No, The Size of the Universe Does Not Prove God Doesn’t Exist

Neither does the size of one's ego

By William M Briggs Published on November 6, 2017

Some philosophers are claiming God doesn’t exist because the universe is big and mostly humanity-free.

These academic philosophers look across the vastness of space and say, “God would not have made something so big and yet so sparse in humanity. Therefore God doesn’t exist.”

From the Real Clear Science article “Does the Size of the Universe Prove God Doesn’t Exist?” by philosopher Emily Thomas we learn:

Philosophers of religion such as Michael Martin and Nicholas Everitt have asked us to consider the kind of universe we would expect the Christian God to have created, and compare it with the universe we actually live in. They argue there is a mismatch. Everitt focuses on how big the universe is, and argues this gives us reason to believe the God of classical Christianity doesn’t exist.

What’s big?

Thomas says,

Our own planet is 150m kilometres away from the sun. Earth’s nearest stars, the Alpha Centauri system, are four light years away (that’s around 40 trillion kilometres). Our galaxy, the Milky Way, contains anywhere from 100 to 400 billion stars. The observable universe contains around 300 sextillion stars. Humans occupy the tiniest fraction of it. The landmass of planet Earth is a drop in this ocean of space.

(Incidentally, it’s a good bet many of these same academics say there are too many people in the world.)

Thomas appeals to scripture to say, “God is human-oriented: human beings are like God, and he values us highly.” But then Thomas wonders why God did not “create a universe in which humans feature prominently.” She expected “humans to occupy most of the universe, existing across time,” which of course we don’t.

The mistake is what we can call the If I Were God Fallacy.

Quoting Everitt, Thomas says, “The findings of modern science significantly reduce the probability that theism is true, because the universe is turning out to be very unlike the sort of universe which we would have expected, had theism been true.”

The fallacy here should be obvious: How can they know why God made creation the way He did?

You aren’t God.

The mistake is what we can call the If I Were God Fallacy.

Step one of the fallacy: Suppose you had the Infinite Mind of God. Step two: Create your own imaginary universe. Step three: Compare the beautiful utopia of your imagination with what you see out the window.

Step four: Pronounce the comparison unfavorable.

Finally, step five: Say that because God did not create the perfect universe you envision, God doesn’t exist.

Not only is this argument silly, it is arrogant. It is to accuse God of sloppiness and of lacking in imagination. It is to say that God is less intelligent than your fine self because it didn’t occur to Him to make fewer cockroaches. It’s silly because it is impossible to comprehend the mind of God. Impossible, and not just unlikely.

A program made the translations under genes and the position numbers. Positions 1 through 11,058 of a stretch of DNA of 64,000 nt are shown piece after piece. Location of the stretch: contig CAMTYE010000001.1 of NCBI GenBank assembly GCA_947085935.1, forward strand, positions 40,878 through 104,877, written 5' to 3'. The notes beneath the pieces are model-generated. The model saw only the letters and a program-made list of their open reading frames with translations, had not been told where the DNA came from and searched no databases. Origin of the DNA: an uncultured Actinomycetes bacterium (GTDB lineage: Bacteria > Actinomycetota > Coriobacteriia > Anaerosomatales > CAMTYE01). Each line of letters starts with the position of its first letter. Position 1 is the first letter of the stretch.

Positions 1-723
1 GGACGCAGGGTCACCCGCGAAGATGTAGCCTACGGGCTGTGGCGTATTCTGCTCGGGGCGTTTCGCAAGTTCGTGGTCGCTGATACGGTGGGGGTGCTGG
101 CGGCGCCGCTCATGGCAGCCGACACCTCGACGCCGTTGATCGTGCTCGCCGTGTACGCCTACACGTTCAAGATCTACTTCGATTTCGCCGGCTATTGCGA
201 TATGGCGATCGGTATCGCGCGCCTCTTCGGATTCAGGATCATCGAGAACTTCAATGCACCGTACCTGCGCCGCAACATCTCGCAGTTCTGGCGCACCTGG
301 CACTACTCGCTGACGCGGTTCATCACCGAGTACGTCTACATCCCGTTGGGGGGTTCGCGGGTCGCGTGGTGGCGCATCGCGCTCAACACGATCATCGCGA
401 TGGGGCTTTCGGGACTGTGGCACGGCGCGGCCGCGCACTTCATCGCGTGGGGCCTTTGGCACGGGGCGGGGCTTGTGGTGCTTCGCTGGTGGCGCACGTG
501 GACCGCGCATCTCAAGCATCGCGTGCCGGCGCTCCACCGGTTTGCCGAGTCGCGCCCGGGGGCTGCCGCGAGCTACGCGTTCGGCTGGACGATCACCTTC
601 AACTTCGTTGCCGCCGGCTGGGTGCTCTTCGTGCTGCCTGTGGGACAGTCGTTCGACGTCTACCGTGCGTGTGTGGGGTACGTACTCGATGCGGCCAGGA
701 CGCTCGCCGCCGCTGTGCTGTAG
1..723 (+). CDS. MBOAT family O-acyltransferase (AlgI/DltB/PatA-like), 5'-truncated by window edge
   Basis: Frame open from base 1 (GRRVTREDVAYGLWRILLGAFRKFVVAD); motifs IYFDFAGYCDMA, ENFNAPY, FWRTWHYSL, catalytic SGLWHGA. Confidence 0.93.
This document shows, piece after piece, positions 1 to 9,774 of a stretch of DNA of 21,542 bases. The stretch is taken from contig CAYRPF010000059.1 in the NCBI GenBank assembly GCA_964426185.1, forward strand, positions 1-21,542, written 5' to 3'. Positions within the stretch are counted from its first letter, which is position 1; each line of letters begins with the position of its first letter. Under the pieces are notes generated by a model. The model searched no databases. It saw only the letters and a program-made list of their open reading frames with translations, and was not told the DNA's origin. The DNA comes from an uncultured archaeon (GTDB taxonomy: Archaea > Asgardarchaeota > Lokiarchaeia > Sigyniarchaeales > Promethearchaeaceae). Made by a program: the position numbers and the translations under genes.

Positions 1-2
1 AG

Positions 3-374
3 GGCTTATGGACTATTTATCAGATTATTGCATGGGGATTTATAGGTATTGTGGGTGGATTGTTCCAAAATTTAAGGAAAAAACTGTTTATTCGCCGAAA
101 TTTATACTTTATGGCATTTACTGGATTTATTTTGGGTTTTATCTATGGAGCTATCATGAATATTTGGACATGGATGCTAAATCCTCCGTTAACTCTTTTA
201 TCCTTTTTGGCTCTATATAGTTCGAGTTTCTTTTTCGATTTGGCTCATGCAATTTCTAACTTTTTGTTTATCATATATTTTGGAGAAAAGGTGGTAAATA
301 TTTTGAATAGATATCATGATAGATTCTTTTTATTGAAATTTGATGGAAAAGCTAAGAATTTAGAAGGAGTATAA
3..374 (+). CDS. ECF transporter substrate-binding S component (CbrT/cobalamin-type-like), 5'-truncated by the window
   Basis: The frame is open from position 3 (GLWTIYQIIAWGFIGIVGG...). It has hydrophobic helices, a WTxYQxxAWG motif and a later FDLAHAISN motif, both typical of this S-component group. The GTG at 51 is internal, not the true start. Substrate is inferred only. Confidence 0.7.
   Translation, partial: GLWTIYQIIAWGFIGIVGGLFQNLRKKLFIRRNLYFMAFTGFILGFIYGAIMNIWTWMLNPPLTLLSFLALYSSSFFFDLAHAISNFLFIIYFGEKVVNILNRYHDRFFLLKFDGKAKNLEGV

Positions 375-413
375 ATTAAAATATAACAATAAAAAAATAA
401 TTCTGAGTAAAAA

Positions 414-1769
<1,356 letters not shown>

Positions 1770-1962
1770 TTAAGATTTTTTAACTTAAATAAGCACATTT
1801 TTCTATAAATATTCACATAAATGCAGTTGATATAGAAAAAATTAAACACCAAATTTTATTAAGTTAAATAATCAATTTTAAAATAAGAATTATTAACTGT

Nouveau Golden Ratio

To say that the fraction of the universe occupied by humanity is “small” is to say one knows what the proper ratio of people to space should be. “God exists,” you must claim, “if people take up at least 32% of usable space. Anything less than that, and God could not have created this universe.” You have to defend that “32%,” or whatever number you choose, as being the only cutoff that proves God’s non-existence. Yet it’s obvious no such number can exist.

Even if you could figure what this new Golden Ratio must be, your job has just begun. Because then you have to declare how you would create your perfect universe. Nobody knows how to do that.

For instance, no scientist knows where the so-called laws of physics come from, even if they can crudely sketch how some of those laws work.

The Impossible Task

Now you can mentally toy with formulations for new laws, but once you settle on them you are left with two insurmountable difficulties:

(1) You have to specify how, starting from absolute scratch, which is to say having nothing in hand except your laws, just how humanity can (eventually) arise. It’s no good waving your hands and saying something like “They must.” You have to show in the most rigorous way how. We can’t even do that now with the laws we have guessed. Saying “It’s evolution” is not saying how. It’s sweeping the problem under a label.

(2) Even harder, you have to say how your laws were created out of nothing. By what power do the laws arise if there is nothing, not even you? You won’t be there at creation. You are the result of it. So who makes those first laws, whatever they turn out to be?

There has always been only one good answer to that question.

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